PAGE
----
Before Thursday’s 7-3 home opening loss to the Red Sox, it had been 18 1/2 months since fans and Trey Mancini had stepped foot in Oriole Park at Camden Yards, for different and well-documented reasons.

Mancini received a hero’s welcome from the limited capacity crowd of 10,150 during his emotional return to the ballpark, finishing 1-for-4 with a run scored in his first home game since beating Stage 3 colon cancer. Prior to Thursday, Mancini’s last regular-season home game was on Sept. 21, 2019, the day fans were last allowed in the park.

“Even though it was 25% capacity, it felt like a full stadium out there,” Mancini said. “It was amazing. It was nothing short of what I expected. We have the best fans in baseball here, and no matter what, they love us. That meant the world to me.”

The combination made for a celebratory vibe, even in a losing effort. The O’s were thrilled to welcome a quarter-capacity crowd back, after playing the entire 2020 season without fans or their top slugger. They received key contributions from several players who arrived between then and now, from the five innings from starter Matt Harvey to the two-run Ryan Mountcastle homer, before the bullpen let a one-run lead slip away in the sixth inning.

Mountcastle’s second straight adventurous day in left field led to Boston’s two deciding runs in the sixth off Harvey and Paul Fry, and Baltimore’s continuing contact issues kept the offense stalled against winner Eduardo Rodriguez and three relievers. The O’s struck out 14 times, marking their fifth straight game with at least 13 whiffs. They are the first team in MLB to do that.

“It was just a good feeling to hear the fans back in Camden Yards,” manager Brandon Hyde said. “There is definitely more emotion in the game with the fans. Our players really fed off the energy early, and it’s unfortunate we couldn’t hold on.”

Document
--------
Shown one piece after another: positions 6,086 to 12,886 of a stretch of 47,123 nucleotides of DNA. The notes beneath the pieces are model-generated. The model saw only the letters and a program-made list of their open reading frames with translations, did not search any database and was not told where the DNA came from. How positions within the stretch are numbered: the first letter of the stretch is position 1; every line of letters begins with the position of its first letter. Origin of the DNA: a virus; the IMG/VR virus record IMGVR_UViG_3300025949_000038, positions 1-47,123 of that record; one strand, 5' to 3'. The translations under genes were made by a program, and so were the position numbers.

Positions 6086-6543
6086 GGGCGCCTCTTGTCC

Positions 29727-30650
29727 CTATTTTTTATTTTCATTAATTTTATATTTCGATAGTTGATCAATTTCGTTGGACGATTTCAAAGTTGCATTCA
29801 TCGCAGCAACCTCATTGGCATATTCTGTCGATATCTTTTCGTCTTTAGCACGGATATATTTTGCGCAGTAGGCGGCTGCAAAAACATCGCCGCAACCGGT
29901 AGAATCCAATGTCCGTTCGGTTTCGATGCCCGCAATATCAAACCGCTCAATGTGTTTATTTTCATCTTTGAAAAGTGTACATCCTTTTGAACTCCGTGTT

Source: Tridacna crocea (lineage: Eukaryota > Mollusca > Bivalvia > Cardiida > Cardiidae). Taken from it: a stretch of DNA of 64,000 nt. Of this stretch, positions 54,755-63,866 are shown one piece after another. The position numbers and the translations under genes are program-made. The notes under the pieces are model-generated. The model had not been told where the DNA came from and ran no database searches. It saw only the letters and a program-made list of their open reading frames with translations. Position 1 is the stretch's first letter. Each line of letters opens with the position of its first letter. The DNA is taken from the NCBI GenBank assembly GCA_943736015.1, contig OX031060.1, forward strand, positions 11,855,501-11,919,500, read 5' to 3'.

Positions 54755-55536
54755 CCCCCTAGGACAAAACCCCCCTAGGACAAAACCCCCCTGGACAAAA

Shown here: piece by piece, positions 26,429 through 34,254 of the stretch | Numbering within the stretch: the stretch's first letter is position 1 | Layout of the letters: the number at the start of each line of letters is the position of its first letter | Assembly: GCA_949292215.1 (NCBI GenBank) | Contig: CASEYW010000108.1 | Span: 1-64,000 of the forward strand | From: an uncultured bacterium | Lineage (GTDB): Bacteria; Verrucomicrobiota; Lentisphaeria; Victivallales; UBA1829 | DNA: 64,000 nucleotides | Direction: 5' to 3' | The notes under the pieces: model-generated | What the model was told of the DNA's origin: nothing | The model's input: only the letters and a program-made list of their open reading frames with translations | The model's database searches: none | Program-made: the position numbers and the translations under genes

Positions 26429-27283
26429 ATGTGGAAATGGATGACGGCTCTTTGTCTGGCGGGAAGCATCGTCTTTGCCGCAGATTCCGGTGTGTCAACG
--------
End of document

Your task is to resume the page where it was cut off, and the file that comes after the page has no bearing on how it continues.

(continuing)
Here are some more highlights from what was a home opener unlike any other in Orioles history:

Ovations are becoming the norm for Mancini, ever since he made his return to the field this spring in Sarasota, Fla. The Red Sox made a special effort to acknowledge him on Opening Day at Fenway Park, with manager Alex Cora saying that weekend that Mancini already deserved Comeback Player of the Year honors. The Yankees also publicly welcomed Mancini back before the start of the second series of the season, in the Bronx. 

But Thursday’s reception was by far the largest yet. Running out on a miniature orange carpet from the dugout as part of the club’s revamped opening ceremonies, Mancini received a long ovation as emcee Rob Long bellowed “Welcome home!”

“That was a pretty emotional start to the home season,” Hyde said. “I thought the ovation was awesome. It was cool being out there on the line with him … so well deserved. That was just an incredible moment.”

Mancini then received another ovation prior to his first at-bat, tipping his cap to the crowd and acknowledging Rodriguez, who also missed the 2020 season, due to a heart condition.

“They’re giving him the round of applause and he pointed straight to me,” Rodriguez said. “And he pointed at his chest like, ‘Is your heart good?’ And [I said], ‘You’re good too?’ And he said, ‘Yes.’”

The first home game brought Hyde’s first umpire dustup of the year — and first ejection.

Hyde initially emerged from the dugout to tend to Rio Ruiz, who appeared to be hit in the left elbow by a Rodriguez pitch in the fourth. But when third-base umpire Scott Barry ruled Ruiz had swung, Hyde became irate. He was soon tossed by home-plate umpire Jeremie Rehak.

“That’s the quickest ejection I ever had,” Hyde said. “I was asking how Scott could see that as a swing. According to Jeremie, I asked one too many times.”

Asked if he’d ever seen Hyde that upset, Mancini said: “I haven’t. But that was awesome.”

What happens when two fielders dive for the same ball? It sounds like a recipe for disaster. Or maybe something beautiful.

The latter came true in the fifth inning, when left fielder Mountcastle and center fielder Cedric Mullins created an optical illusion of sorts in robbing Enrique Hernández. Converging in the left-center-field gap, Mullins and Mountcastle dove from opposite directions toward one another … at nearly the same time. Mountcastle came up short, but Mullins didn’t, leaping into the frame to make the play.

It was the latest in what’s been a sensational start of the season for Mullins, who ranks among MLB’s hit leaders with 13 through seven games. The speedy center fielder was the Orioles’ top-rated defender in 2020, registering five Outs Above Average, per Statcast.